Book front page

Full-text of the first edition of the book

Site of the future, evolving edition of the book


Share your thoughts

* In FOSN for 4/15/02 I reported that NISO is developing a standard for exchanging serials subscription information.  To gather data for its deliberations, NISO and DLF are conducting a survey of libraries.  (Surveys of other stakeholders will be launched soon.)  NISO and DLF will accept responses until May 30.

* JISC is conducting a survey evaluating its Legal Information Service.  It welcomes responses until May 10.

* The EU's CORDIS (Community Research and Development Information Service) has created an online survey for its users.  CORDIS provides free online access to EU-funded research.

* ManagingInformation is conducting a poll on whether the forthcoming changes in UK copyright law favor publishers, libraries, or strike a fair balance between them.
(The poll on this page will change soon.  When I checked the results as of this morning, 45% claimed publisher bias, 25% claimed library bias, and 29% thought there was a fair balance.)

* Phyllis Sweeney is conducting a survey on the use of online resources for teaching rather than research.

* The 2002 ALPSP Awards for learned and professional publishing will be given in September.  Nominations and applications are due by May 31.

* The National Science Foundation has been investigating the cyber-infrastructure that will best support science.  It has completed some draft recommendations for which it now seeks public comment.  It would like comments by May 1, so that it can complete the final version of the report by early June.

* The Council of Europe (COE) has drafted a Declaration on Freedom of Communication on the Internet.  It welcomes public comments until May 1.  Send comments to <media [at] coe.int>.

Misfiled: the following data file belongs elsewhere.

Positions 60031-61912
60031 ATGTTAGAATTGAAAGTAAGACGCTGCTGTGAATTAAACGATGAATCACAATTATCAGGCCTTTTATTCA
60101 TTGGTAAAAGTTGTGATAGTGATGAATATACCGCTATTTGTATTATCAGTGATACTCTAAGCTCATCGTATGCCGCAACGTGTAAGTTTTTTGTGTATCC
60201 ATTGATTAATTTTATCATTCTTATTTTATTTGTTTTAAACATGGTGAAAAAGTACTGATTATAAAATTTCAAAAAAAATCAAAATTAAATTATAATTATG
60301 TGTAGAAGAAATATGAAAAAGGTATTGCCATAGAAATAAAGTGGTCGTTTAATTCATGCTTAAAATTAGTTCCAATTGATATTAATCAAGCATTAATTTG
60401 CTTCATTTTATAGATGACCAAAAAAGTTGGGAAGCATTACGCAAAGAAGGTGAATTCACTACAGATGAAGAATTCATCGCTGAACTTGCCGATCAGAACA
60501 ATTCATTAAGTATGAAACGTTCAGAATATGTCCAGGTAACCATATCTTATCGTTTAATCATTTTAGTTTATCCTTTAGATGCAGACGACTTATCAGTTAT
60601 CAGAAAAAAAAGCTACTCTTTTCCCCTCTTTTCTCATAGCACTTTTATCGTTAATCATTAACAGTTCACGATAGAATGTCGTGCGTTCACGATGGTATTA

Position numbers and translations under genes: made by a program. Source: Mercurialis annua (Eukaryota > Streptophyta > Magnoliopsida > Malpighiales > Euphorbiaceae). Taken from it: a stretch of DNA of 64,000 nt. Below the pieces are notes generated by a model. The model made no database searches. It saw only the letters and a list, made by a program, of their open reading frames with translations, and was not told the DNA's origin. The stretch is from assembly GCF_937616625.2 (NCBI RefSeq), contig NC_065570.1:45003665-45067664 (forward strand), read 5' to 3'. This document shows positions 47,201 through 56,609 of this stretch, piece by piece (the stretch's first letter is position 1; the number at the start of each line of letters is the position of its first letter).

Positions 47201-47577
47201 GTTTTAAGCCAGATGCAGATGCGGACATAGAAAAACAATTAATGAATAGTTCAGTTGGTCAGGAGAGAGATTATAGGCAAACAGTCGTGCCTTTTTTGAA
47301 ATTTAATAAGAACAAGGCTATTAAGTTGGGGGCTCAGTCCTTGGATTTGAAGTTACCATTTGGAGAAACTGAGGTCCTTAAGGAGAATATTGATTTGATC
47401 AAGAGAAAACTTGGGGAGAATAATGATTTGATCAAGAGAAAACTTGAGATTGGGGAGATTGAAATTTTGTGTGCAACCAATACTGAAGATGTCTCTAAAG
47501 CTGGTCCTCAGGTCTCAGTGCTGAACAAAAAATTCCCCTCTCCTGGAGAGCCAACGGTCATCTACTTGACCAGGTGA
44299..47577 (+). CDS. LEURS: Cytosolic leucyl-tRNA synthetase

(Thanks to Internet Law News.)

The COE has also drafted questions about freedom of expression on the internet to be debated at a May 14 hearing.
(Thanks to Politech.)


In other publications

* The May/June issue of _CLIR Issues_ is now online.  It contains the following FOS-related articles.

Daniel Greenstein and Leigh Watson Healy, "National Survey Documents [by the DLF] Effects of Internet Use on Libraries"

"Mellon Foundation to Support Scholarly Communication Institute"
(Excerpts from the press release.)

Anon., "The Digital Library:  A Biography"
(Preview of a forthcoming study from DLF and CLIR.)

Abby Smith, "The Cost of Providing Access"
("Access" here means long-term access to digital content.  Smith argues that long-term access and preservation costs are core business expenses of libraries, analogous to insurance.)

* In the April 26 _BayArea.com_, Tim Rutten reports that the University of California Press will stop publishing books in philosophy, architecture, archaeology, political science, or geography.  The implication for FOS is simply that university presses are becoming more like commercial publishers.  Quoting Robert Alter, professor of Hebrew and comparative literature:  "[T]he mandate of university presses has been gravely undermined over the past few years.  The idea originally was that bringing out serious works that were a contribution to scholarship, but not viable for a commercial publisher, was the university press's obligation to the world of knowledge."  The University of California provides only 7% of the press' budget and otherwise requires it to pay its own way through sales.
(Thanks to CentralBooking.)

* On April 24 the ALPSP published a report on authors' and readers' views of electronic research publication.  The web site contains a summary of the findings (HTML) and the key statistics (PPT), but the full report is only available in print ($100 for the first copy, $50 each for additional copies).  The report is based on a survey of 14,000 academics from all disciplines and many countries, with a 9% response rate.  From the online summary:  "[M]ost want electronic journals to be free in the future....It is salutary to discover how little they value the various additional features which publishers add to electronic journals, with the notable exception of citation linking...."  The print edition contains not only the data and its analysis, but the verbatim comments of the respondents to several open-ended questions.

* In the April 24 _Chronicle of Higher Education_, Ron Southwick reports that the Defense Department is considering criminal penalties for researchers who publish pentagon-funded basic research without first obtaining pentagon permission, even when the research is not classified.  Currently, researchers are free to publish unclassified basic research at conferences and in journals.  The pentagon spends $1.38 billion every year on basic research, and is the major U.S. funder in many academic fields including computer science, mathematics, engineering, biology, and oceanography.